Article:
by Lindsay Shermann, PT, DPT
Swimming is one of the most effective and efficient full body workouts anyone can enjoy. Swim lessons typically start with our young children, but the joy of swimming can be appreciated and beneficial for people of all ages. As people progress in their swim fitness, competitive sport with up to 2hrs of training a day can become the norm. Swimming is a much better activity for protecting the ankle, knee, and hip joints as compared to other high impact activities like running, but the shoulders unfortunately become more prone to injury. Pain in the shoulder region is a common complaint of both competitive and recreational swimmers, and the symptoms can manifest at a young age due to repetitive stresses placed on the shoulder.
The increased stresses on the shoulder are a result of water being 800 times more dense than air. Swimming requires repetitive motions of both arms performed against the resistance of the water in the pool. When swimming any of the four strokes, a lot of shoulder rotation occurs. During freestyle shoulder internal rotation dominates and is required to propel the body forward when the arm is under the water. This internal rotation is the motion that occurs when you place your hand behind your back towards your lower spine. Backstroke requires more external rotation of the shoulder, occurring when your arm first enters the water above your head. But to propel your body through the water, backstroke requires a forceful internal rotation motion when your hand is by your waist just before it exits the water. External rotation is the opposite motion, such as when reaching up and behind to put your arm in the sleeve of a jacket. This repetitive motion occurring against resistance can lead to pain and wide array of shoulder injuries. The most common are related to conditions of the rotator cuff and can include impingement syndromes. The rotator cuff muscles are comprised of four muscles which stabilize the shoulder joint, including those of which the primary action is to internally and externally rotate the shoulder. Impingement syndrome is a broad term used when the muscles or tendons located above the shoulder joint become compressed by the boney structures during repetitive overhead activities. There are multiple factors that may have caused one athlete to develop a shoulder injury, but the early phases of shoulder injury can be managed with appropriate rest, ice, anti-inflammatory over the counter medications, and an appropriate exercise program to address muscle imbalances.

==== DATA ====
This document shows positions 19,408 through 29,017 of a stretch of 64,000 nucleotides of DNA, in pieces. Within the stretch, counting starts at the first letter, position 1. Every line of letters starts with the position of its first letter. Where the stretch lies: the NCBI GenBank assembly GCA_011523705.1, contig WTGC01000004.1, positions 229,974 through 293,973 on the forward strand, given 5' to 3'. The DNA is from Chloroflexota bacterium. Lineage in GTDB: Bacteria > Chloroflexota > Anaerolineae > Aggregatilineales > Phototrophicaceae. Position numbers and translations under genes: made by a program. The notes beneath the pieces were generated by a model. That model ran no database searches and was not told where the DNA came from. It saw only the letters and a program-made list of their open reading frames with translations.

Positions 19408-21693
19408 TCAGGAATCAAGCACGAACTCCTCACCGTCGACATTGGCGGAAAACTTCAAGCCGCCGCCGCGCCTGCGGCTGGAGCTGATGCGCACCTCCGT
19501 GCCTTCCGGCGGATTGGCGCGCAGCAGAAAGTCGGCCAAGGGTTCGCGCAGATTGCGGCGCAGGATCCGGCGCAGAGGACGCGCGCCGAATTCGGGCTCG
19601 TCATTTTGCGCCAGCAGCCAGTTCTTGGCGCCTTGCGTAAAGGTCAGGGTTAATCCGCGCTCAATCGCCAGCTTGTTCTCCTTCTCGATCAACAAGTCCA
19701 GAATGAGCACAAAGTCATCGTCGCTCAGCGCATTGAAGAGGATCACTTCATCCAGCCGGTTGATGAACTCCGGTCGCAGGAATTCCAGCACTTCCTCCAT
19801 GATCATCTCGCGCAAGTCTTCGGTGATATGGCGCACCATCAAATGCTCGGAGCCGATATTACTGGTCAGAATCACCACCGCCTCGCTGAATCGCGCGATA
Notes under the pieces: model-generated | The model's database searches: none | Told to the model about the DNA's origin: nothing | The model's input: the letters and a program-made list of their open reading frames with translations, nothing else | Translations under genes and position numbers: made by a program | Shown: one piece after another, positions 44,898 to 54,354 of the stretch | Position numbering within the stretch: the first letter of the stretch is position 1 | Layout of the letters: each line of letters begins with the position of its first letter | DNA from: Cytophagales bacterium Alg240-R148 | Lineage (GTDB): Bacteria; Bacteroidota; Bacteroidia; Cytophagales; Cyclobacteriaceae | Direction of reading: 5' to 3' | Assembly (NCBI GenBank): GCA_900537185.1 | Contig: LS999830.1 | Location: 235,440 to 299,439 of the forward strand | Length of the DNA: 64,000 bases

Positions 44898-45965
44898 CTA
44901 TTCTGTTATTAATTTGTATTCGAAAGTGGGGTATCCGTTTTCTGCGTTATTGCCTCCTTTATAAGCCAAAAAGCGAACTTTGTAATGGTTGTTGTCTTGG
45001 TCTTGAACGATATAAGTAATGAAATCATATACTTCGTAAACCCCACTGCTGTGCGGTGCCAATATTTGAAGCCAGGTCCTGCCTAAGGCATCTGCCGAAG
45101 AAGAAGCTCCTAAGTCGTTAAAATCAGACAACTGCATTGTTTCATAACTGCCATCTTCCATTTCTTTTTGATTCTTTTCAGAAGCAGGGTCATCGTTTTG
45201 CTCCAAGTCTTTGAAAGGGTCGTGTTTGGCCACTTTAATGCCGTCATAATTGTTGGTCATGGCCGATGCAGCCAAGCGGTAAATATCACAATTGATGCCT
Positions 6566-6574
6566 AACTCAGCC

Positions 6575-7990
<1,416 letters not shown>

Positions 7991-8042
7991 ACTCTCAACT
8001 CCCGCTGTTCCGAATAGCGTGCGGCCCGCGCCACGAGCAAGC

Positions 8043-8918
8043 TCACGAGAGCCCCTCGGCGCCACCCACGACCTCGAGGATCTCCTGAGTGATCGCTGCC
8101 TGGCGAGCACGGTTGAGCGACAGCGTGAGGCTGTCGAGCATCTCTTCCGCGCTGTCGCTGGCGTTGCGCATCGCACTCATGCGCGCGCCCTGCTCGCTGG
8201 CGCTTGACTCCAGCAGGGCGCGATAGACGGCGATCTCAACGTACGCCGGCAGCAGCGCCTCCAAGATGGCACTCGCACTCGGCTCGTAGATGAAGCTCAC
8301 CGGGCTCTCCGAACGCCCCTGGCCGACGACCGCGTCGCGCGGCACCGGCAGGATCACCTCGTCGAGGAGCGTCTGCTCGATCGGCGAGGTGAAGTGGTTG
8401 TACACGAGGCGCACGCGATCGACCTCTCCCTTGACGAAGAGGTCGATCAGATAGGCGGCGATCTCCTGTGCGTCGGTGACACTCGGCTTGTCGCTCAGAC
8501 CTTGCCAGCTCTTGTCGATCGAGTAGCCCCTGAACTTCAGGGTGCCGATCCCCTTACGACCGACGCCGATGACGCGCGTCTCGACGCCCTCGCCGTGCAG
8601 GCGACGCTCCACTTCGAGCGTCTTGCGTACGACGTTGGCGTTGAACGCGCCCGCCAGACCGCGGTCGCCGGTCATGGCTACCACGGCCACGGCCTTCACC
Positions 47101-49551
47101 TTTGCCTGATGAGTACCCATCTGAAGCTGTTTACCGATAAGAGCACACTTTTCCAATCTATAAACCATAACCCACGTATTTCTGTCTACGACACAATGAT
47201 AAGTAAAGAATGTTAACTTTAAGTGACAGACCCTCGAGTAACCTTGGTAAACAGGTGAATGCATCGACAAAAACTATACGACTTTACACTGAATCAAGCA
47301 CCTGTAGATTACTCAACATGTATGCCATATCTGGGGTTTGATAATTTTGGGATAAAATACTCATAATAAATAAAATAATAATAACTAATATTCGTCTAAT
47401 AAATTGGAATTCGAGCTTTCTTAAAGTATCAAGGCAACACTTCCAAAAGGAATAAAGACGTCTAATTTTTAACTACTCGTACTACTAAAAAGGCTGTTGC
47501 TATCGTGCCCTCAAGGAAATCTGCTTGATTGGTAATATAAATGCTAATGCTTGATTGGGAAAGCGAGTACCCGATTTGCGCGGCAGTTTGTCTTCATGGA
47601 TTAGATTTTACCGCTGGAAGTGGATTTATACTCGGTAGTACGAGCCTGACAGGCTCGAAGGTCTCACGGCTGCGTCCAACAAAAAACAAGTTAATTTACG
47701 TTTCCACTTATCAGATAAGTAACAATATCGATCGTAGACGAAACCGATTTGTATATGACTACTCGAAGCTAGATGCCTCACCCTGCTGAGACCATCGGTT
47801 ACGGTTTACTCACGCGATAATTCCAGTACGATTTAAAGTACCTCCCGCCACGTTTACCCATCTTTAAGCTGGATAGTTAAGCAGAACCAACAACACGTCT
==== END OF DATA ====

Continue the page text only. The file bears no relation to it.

One of the best ways to prevent shoulder injury in swimmers is with participation in an appropriate dryland program. Sometimes too much focus is put on training in the water. A dryland program is a common term coined by swimmers and involves training outside the pool. It is not only important for the swimmer to develop appropriate strength of their rotator cuff muscles, but in the muscles in the back of their shoulder to provide additional support and movement for this joint.
The dryland program should consist of 30-45 minutes of stretches, aerobic activity, and strengthening exercises. It should target the entire body with a focus on the arms, but also including legs and core strength, which an essential component in every sport. Stretching should not only include static stretches, but dynamic stretches as well. A dynamic stretch involves muscles moving throughout some or all of their range of motion.
Lindsay is a physical therapist at Riverside Regional Medical Center. She was a Division I College Swimmer for the University of Maryland. To book an appointment with Lindsay call (757) 534-6126.